Growing up in the USA in the 1950s, as I did, it was “clearly understood” that there were two genders: boys and girls. So it never crossed my mind until I was much older that perhaps the binary world of gender was not so binary. And if one allows—even intellectually—for that possibility, you can begin to see how difficult daily life can be for transgender people, individuals who do not identify with the gender to which they were assigned at birth.
The more one thinks about it, the more complex being transgender becomes. Take a seemingly simple thing like filling out a standardized form: what do you do if you aren’t Miss, Mrs., Ms., or Mr.? This is the dilemma that opens Jacob Tobia’s recent piece in The Guardian, which I highly recommend. He writes of the difficulties of not having a gender-neutral option available in so many daily situations. As I read his article, I began to realize the privilege given to “cisgendered” individuals—those who identify with the gender they were assigned at birth.
Growing up, I assumed that the only way to have a gender-neutral title would be if I got a PhD and could make everyone call me “Dr”. For most of my life, I didn’t realize that there was another way out of the “Mr/Ms” dichotomy. That changed when, in my junior year of college, a favorite professor of mine introduced me to an artist named Justin Vivian Bond who used a gender-neutral term that I had never heard of before: “Mx.”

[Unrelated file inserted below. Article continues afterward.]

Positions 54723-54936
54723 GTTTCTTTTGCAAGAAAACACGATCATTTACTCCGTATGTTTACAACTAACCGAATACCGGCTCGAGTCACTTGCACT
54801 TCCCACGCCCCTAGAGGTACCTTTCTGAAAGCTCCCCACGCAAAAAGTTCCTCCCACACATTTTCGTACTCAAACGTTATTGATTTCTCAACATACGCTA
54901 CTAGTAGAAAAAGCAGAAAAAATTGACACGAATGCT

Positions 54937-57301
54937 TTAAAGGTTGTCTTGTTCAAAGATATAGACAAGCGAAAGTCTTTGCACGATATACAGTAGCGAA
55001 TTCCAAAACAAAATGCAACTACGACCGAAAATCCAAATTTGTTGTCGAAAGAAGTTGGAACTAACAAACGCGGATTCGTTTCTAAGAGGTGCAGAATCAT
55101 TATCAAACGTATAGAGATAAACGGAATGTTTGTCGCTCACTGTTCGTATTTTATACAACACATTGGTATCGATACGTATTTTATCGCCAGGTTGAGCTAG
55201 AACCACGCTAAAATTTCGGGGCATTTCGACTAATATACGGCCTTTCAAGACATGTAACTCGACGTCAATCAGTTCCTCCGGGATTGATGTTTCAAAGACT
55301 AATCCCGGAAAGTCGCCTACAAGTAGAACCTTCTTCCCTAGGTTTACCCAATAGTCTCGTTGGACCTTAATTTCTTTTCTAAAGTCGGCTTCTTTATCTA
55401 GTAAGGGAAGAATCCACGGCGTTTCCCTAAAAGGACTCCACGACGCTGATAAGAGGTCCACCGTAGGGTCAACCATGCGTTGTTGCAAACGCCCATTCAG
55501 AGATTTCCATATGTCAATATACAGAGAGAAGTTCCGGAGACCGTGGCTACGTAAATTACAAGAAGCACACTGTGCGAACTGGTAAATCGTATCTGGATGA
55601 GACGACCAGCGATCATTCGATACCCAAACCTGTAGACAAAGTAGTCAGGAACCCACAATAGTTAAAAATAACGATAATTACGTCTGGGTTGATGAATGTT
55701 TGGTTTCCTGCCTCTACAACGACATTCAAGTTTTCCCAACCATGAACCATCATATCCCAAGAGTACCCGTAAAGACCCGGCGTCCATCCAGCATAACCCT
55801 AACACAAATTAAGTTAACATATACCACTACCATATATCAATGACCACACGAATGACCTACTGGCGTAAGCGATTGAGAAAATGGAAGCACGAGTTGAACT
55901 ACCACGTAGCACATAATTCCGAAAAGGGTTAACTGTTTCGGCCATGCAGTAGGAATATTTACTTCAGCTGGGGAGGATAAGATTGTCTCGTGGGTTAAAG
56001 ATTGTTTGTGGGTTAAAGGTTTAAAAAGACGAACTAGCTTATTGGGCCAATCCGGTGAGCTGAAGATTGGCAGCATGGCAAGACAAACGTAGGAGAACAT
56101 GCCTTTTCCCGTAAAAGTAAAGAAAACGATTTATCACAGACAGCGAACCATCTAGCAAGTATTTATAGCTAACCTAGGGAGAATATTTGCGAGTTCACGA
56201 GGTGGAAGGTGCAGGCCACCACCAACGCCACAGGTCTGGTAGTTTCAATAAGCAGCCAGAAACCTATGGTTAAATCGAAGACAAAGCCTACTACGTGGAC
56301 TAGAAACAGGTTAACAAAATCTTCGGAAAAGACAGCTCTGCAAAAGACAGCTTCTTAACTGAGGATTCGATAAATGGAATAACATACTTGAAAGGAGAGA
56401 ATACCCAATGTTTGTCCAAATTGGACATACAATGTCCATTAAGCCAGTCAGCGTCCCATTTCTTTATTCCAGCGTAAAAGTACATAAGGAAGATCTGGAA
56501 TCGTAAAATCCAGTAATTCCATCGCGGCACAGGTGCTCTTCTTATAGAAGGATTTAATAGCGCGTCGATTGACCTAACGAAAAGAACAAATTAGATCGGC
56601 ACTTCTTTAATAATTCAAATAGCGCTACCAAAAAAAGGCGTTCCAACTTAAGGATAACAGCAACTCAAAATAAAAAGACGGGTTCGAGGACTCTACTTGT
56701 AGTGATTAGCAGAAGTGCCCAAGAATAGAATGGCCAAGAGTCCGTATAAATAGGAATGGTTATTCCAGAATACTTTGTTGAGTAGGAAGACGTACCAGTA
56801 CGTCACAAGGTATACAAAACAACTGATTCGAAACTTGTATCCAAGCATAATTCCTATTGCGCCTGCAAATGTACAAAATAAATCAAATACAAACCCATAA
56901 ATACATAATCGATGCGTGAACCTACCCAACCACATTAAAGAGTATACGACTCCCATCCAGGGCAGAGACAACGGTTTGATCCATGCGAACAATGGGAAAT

What?! Yup, that’s not a typo: the word is “Mx.” When I read this article, I thought everyone else must already know about it, since it is now included in OxfordDictionaries.com: “A title used before a person’s surname or full name by those who wish to avoid specifying their gender or by those who prefer not to identify themselves as male or female.”
Judging by the reaction of the few people I have mentioned it to, this term is not in universal usage, at least not in my tiny little corner of the world. However, it seems a great addition to the English language for those who do not self-identify with binary gender assignments.
“…on 28 August 2015…That day, OxfordDictionaries.com – created by the publishers of the Oxford English Dictionary – added Mx to the dictionary. Seemingly overnight, Mx went from an underground, somewhat obscure term, to an official part of the English language.”
Want to learn more about the challenges of being transgender? Watch this video with Jazz Jennings, a transgender youth. Want to learn how to be an ally to transgender people? Here are a few tips from Basic Rights Oregon. Want to understand some of the values that transgender individuals tend to share? Check out Cultural Detective LGBT (Lesbian, Gay, Bisexual, Transgender), now part of Cultural Detective Online.